Jewelry Enhancement – Milgrains


Jewelry Care

Milgrain means “one thousand grains” in French. A designing technique used in jewelry adding vintage charm. Millegrain, millgrain, or milgraine are some other spellings. It is the small metal beads on the edges of jewels. It appears like the rows of small grains on the frames of jewelry.

Milgrain is the round textures applied to a piece of jewelry. This small dotted design creates a handcrafted look.

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Milgrain Application

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Knurling process

Traditional Style: Milgrain was once a painstaking process in 1920 with expert craftsmanship. The traditional methods used were knurling and soldering.

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Soldering Process

Knurling – It looks like a small pizza cutter. It involves the serrated rotating wheels set into a handle. The wheels are rolled over the metal edges to create the granular effect.

Soldering – It is a time-consuming process. Experts individually attach each tiny metal bead to the frame of jewelry.

Modern style:

The designer draws the design with the help of computers. It is then sent to a printer to produce a wax mold that is casted into the metal die form. And the work is done.

Historical Significance

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For thousands of years, different cultures use milgrain as jewelry decoration. Initially, it was used only in Southeast Asian jewelry. Currently, it is prevalent in both Indian and Chinese metalwork. Milgrain work owes its fame to the Edwardian era. During excavation in South east Asia, earrings and rings were discovered featuring milgrain.

This technique did not become popular until the Edwardian Era. Jewelers restricted usage of milgrains until the very early 20th century, as it requires enormous effort, artistry, and technique to create. Milgrain was designed with the exquisite detailing on platinum. It was considered as an ornamental element suiting the royal status and wealth.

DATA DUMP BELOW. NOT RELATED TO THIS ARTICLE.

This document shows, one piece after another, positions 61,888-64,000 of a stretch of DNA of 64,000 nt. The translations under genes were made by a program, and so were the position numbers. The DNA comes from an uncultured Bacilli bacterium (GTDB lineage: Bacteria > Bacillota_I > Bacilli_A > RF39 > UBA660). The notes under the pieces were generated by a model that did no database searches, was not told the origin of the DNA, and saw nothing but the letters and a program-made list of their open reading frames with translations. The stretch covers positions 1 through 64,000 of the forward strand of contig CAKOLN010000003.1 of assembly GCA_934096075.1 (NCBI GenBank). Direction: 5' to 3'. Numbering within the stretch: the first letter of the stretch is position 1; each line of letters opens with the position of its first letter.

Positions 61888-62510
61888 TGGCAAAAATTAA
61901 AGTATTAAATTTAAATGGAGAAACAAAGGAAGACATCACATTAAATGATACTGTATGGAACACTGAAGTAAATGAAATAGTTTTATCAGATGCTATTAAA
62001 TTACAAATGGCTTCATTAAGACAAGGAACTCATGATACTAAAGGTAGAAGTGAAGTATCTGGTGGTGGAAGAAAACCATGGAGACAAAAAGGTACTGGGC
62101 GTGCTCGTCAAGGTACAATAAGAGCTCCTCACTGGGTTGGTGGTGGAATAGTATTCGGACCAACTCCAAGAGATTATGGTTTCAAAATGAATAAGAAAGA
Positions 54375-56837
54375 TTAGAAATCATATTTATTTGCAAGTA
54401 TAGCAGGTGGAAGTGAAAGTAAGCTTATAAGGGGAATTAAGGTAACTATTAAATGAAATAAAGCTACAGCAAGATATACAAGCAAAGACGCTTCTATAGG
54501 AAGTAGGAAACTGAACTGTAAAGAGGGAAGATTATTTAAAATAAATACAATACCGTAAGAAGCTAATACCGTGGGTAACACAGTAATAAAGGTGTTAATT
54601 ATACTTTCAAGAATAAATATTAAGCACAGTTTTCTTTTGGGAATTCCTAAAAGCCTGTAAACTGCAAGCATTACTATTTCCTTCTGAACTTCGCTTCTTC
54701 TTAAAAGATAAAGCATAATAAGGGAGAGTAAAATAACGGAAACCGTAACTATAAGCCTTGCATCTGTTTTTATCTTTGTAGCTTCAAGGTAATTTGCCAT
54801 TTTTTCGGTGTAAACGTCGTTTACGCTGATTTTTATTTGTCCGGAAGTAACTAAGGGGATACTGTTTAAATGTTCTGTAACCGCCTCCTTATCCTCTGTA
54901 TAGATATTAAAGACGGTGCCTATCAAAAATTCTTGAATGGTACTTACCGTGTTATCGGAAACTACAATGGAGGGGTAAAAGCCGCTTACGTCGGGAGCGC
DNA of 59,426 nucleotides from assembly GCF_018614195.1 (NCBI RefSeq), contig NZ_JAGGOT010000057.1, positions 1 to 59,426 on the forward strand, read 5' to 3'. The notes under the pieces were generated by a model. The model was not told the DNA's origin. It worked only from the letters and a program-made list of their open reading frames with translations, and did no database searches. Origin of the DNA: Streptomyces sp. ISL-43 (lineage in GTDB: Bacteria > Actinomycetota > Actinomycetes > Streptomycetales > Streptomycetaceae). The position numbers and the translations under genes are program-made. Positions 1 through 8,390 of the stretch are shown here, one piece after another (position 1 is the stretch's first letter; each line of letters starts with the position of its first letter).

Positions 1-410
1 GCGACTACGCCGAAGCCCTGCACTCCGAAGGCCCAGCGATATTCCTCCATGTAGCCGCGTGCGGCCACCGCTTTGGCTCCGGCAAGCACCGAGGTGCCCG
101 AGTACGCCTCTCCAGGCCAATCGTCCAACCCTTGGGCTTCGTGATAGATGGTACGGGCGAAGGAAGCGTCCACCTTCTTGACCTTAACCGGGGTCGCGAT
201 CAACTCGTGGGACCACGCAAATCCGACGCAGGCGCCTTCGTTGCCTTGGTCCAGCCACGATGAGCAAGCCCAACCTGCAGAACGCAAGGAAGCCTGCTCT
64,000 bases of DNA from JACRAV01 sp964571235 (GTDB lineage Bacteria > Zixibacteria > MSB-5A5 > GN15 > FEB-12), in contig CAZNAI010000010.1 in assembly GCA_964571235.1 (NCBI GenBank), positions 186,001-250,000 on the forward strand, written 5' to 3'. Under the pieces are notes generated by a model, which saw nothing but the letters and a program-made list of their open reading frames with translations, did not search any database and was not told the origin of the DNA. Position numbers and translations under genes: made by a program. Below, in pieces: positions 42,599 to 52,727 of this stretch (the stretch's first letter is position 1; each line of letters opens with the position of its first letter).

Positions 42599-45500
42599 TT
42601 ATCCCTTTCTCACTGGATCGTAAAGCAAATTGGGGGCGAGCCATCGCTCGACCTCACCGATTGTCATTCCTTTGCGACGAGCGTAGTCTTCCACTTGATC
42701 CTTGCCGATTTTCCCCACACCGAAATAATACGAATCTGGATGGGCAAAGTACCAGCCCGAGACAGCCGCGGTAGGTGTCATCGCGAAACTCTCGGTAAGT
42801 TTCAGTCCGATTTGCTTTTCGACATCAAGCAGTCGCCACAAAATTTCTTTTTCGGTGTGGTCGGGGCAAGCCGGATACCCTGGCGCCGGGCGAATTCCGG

The Art Deco period was a blooming phase for milgrain design. As the jewelers incorporated this technique on white gold jewelry. It was used to add intricacy to the bold geometric designs.

The Art Deco period that followed saw milgrain become more available to the masses as jewelers incorporated the technique with white gold jewelry pieces. As a result, the jewelry with milgrains was more valuable. It is this period when milgrain was associated with engagement rings and wedding bands.

Milgrain Jewelry Care

Milgrain adds an antique look to the jewel. Since, it is a feature created by metals, it has a limited lifespan. Gradually, the tiny beads goes away with frequent use by rubbing and touching. Addition of milgrains require extra care.

A regular cleaning of milgrained jewels will maintain the metal sparkle. Just clean them with warm water, mild soap, and a small, soft brush to remove the occasional build-up of oils and dirt. Below are some of the tips for maintenance and care of jewelry with milgrains.

Never soak pearls, coral, turquoise, howlite, or amber jewelry in water. Improper cleaning can easily damage these porous gemstones. Avoid harsh soap or chemical jewelry cleaner. Don't use an ultrasonic cleaner or steam cleaner. It can lessen the lustrous look of organic gems.

Just use a small make-up brush dipped in shampoo and water to clean. Or else, you can wipe the jewels with a clean and moist cloth.

  • Keep it in a cool and dry place.
  • Store it in the jewelry aligned box with a designated area for every piece of jewel.
  • Remove it before you get in the shower or apply lotions or sprays.
  • Avoid rubbing and scratching the jewelry against anything.
  • Restore the milgrains about once a decade, if worn often.